A data breach at NHS Highland has led to the personal information of 284 patients with diabetes being shared with more than 30 people.
The error, which occurred on Tuesday November 17, led to the names, dates of births, contact information and hospital identification numbers of the patients being revealed.
The information had been stored in a spreadsheet and included recorded notes of when patients attended or were offered training.
NHS Highland referred itself to the Information Commissioner’s Office (ICO) over the incident the following day and has contacted patients affected via a letter.
No personal information relating to medical history was shared.
One patient whose details were breached said: “I have significant concerns with how NHS Highland has handled this.
“As a public sector organisation, you expect much stricter controls on information handling.
“The letter they have sent does not suggest a high degree of ownership of the problem.
“Knowing there have been previous incidents similar to this does not fill me with great confidence.
“It is disappointing.”
In a letter to victims of the latest breach, David Park, deputy chief executive of NHS Highland said that “regrettably” a data security incident that involves personal patient data had occurred offering his “most sincere apologies”.
He continued: “We deeply regret that this incident occurred” adding that a review of internal controls is being undertaken to “reduce the risk of this happening in the future”.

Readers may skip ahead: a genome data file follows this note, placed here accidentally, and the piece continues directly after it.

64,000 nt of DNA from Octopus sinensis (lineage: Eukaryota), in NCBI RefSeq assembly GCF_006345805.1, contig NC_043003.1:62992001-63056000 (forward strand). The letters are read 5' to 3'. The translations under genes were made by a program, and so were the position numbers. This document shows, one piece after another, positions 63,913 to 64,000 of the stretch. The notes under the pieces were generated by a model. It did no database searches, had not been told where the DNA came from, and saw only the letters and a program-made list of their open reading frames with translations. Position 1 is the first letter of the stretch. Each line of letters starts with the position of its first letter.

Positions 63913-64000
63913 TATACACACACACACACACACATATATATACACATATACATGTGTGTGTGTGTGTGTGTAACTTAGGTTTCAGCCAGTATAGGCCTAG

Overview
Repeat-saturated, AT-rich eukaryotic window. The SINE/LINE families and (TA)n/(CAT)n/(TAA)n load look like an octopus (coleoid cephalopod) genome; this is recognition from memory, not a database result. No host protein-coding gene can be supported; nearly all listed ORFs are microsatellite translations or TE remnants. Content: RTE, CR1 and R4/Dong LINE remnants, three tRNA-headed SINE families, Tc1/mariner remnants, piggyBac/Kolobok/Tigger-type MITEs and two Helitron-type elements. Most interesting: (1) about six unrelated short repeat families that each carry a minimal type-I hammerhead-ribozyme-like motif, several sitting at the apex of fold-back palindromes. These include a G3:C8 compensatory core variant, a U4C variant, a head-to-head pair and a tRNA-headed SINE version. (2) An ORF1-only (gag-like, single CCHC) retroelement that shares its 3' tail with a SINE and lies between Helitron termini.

Individuals who received the excel spreadsheet containing the confidential information are being requested to delete the file by the health board with confirmation sought that the process has been followed through.
Pam Dudek, NHS Highland’s chief executive said: “NHS Highland has directly contacted all of the patients affected by this data breach to apologise unreservedly.
“We have reported the incident to the Information Commissioner and are holding an investigation into this matter.
“31 people were sent information of a patient list of 284 people including contact details and date of birth.
“No medical information was included other than the name of the clinic.”
An ICO spokeswoman said: “We have been made aware of an incident by NHS Highland and will be looking into the details.
“All organisations have a duty to protect the personal information in their care.”
Regional MSP David Stewart has written to NHS Highland’s chief executive Pam Dudek regarding the data breach after being contacted by a patient involved.
He said: “Data and confidential information of national health service patients must be treated in the strictest confidence by those handling it.
“I am aware that there is tremendous pressure on front-line staff, not only on nurses and clinical staff, but on administration staff, due to the pandemic.
“However, this is serious and the second time in 17 months that an NHS Highland data breach has been raised with me.
“The last time I asked the First Minister, in the Scottish Parliament, about a breach involving HIV patients she admitted that ‘clearly there had been failings’ and the safeguarding of patient data was ‘of the utmost importance’.
“I believe the Information Commission has been informed of this latest breach and I hope that reassurances can be given once and for all that systems have been changed to stop this happening again.”
Back in July, the health board lodged an investigation after a bag containing Covid-19 tests was found at the side of a Highland road.